Boys v Chaplin

JurisdictionUK Non-devolved
JudgeLord Hodson,Lord Guest,Lord Donovan,Lord Wilberforce,Lord Pearson
Judgment Date25 June 1969
Judgment citation (vLex)[1969] UKHL J0625-1
CourtHouse of Lords
Date25 June 1969
Boys (A.P.)

[1969] UKHL J0625-1

Lord Hodson

Lord Guest

Lord Donovan

Lord Wilberforce

Lord Pearson

House of Lords

Upon Report from the Appellate Committee, to whom was referred the Cause Chaplin against Boys (A.P.), that the Committee had heard Counsel, as well on Thursday the 20th, as on Monday the 24th, Tuesday the 25th, Wednesday the 26th, Thursday the 27th and Monday the 31st, days of March last, upon the Petition and Appeal of Richard Meredith McNair Chaplin, of H.M.S. Seahawk, R.N.A.S., Culdrose, near Helston, in the County of Cornwall, praying, That the matter of the Order set forth in the Schedule thereto, namely, an Order of Her Majesty's Court of Appeal of the 6th of December 1967, so far as regards the words, "It is Ordered that the said Judgment of the Honourable Mr. Justice Milmo of the 22nd day of March 1967 be affirmed and this appeal be dismissed. It is Ordered that the costs of this appeal be paid by the Defendant to the Plaintiff's Solicitors such costs to be taxed by a Taxing Master", might be reviewed before Her Majesty the Queen, in Her Court of Parliament, and that the said Order, so far as aforesaid, might be reversed, varied or altered, and that the Petitioner might have the relief prayed for in the Appeal, or such other relief in the premises as to Her Majesty the Queen, in Her Court of Parliament, might seem meet; as also upon the Case of David Malcolm Boys (Assisted Person), lodged in answer to the said Appeal; and due consideration had this day of what was offered on either side in this Cause:

It is Ordered and Adjudged, by the Lords Spiritual and Temporal in the Court of Parliament of Her Majesty the Queen assembled, That the said Order of Her Majesty's Court of Appeal of the 6th day of December 1967, in part complained of in the said Appeal, be, and the same is hereby, Affirmed, and that the said Petition and Appeal be, and the same is hereby, dismissed this House: And it is further Ordered, That the Appellant do pay, or cause to be paid, to the said Respondent the Costs incurred by him in respect of the said Appeal, the amount thereof to be certified by the Clerk of the Parliaments: And it is also further Ordered, That the Costs incurred by the said Respondent in respect of the said Appeal to this House, be taxed in accordance with the provisions of the Third Schedule to the Legal Aid and Advice Act 1949, as amended by the Legal Aid Act 1960.

Lord Hodson

My Lords,


This case, as the Master of the Rolls pointed cut, throws up one of the most vexed questions in the conflict of laws: when a wrong is committed abroad and the injured party sues in England what law is to be applied?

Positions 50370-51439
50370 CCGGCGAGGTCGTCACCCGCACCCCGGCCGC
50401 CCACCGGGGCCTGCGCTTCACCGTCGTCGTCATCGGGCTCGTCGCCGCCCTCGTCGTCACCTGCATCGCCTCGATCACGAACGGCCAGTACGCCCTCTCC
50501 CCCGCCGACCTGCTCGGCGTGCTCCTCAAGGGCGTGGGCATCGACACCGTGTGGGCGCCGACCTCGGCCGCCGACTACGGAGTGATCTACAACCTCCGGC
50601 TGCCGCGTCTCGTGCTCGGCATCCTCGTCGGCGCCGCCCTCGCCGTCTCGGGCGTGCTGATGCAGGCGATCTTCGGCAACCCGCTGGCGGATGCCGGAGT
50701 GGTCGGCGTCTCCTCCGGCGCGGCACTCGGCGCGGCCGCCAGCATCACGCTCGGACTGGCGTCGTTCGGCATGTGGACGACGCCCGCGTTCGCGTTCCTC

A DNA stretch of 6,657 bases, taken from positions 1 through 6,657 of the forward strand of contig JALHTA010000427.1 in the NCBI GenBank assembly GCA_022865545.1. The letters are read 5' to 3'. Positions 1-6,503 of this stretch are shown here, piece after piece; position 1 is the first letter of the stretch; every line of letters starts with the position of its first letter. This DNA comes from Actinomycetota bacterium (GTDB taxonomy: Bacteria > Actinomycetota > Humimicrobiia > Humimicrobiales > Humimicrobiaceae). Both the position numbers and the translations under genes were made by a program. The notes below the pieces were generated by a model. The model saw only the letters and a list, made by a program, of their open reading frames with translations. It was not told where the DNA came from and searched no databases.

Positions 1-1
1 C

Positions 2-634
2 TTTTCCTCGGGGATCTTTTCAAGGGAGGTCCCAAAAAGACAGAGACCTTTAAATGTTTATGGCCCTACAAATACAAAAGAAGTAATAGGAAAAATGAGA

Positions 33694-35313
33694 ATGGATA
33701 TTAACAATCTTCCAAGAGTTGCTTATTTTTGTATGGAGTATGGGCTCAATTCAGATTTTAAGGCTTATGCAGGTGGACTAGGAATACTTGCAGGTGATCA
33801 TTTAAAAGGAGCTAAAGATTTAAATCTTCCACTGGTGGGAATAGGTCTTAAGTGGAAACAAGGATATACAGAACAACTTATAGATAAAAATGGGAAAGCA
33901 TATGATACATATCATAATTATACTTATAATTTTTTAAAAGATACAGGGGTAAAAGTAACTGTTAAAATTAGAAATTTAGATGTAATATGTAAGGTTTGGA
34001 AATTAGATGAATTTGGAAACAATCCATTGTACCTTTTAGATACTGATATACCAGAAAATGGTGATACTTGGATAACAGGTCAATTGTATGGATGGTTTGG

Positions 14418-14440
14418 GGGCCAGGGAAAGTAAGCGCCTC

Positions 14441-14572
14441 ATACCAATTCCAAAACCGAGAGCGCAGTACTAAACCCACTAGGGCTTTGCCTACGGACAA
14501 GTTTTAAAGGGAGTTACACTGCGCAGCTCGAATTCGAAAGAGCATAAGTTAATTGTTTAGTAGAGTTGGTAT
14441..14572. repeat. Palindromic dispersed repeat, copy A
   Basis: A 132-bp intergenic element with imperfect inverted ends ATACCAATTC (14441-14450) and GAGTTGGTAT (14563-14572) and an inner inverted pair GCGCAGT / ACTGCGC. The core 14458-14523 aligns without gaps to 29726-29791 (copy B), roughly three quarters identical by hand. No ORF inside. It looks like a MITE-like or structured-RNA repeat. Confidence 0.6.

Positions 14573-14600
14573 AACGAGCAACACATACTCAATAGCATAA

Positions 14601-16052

The Respondent, plaintiff in the action, was injured in a road accident in Malta caused by the admitted negligence of the Appellant, defendant in the action. The Respondent sustained serious injuries and sued for damages.


Under the Maltese law he could recover only financial loss directly suffered, expenses incurred and lost wages together with a sum for ascertained future loss of wages with a right to make a further application to the Court if and when anticipated loss became actual. He could recover no damages in respect of the injury itself for pain, suffering and loss of amenities. In the result the trial judge awarded £53 special damages which would have been recoverable under Maltese law and £2,250 general damages for those injuries which would not be recoverable under Maltese law.


Both parties were serving in the forces of this country on 6th October, 1963, when the motor cycle on the back of which the Respondent was riding was run into by a car driven by the Appellant. They are now both back in this country; the Respondent was in hospital for many months owing to his injuries and was eventually discharged from the Royal Air Force. It is said that he is unlikely to suffer loss of earnings in the future as a result of his accident.


The learned judge took the view that he was bound by authority, to which I must refer, to apply the law of England as the lex fori and to award damages accordingly. In the Court of Appeal the Master of the Rolls was in favour of dismissing the appeal, reaching the same result as the trial judge by a different route. He held that the proper law of the tort should be applied not only in order to ascertain whether there is a cause of action but also to settle the measure as well as the heads of damage recoverable. He referred to Babcock v. Jackson a decision of the New York Court of Appeal reported in England [1963] 2 Lloyds' Rep. 286. There the plaintiff, a gratuitous passenger in the defendant's motor car, was injured in an accident which occurred in Ontario when the parties who were New York residents were on a weekend trip to Canada. The trip began in New York State where the car was licensed, insured and usually garaged. An Ontario statute absolves drivers from liability towards gratuitous passengers, whereas New York law contains no similar provision. The plaintiff sued successfully in New York for the negligence of the defendant and Fuld J. expressing the view of the majority of the Court said: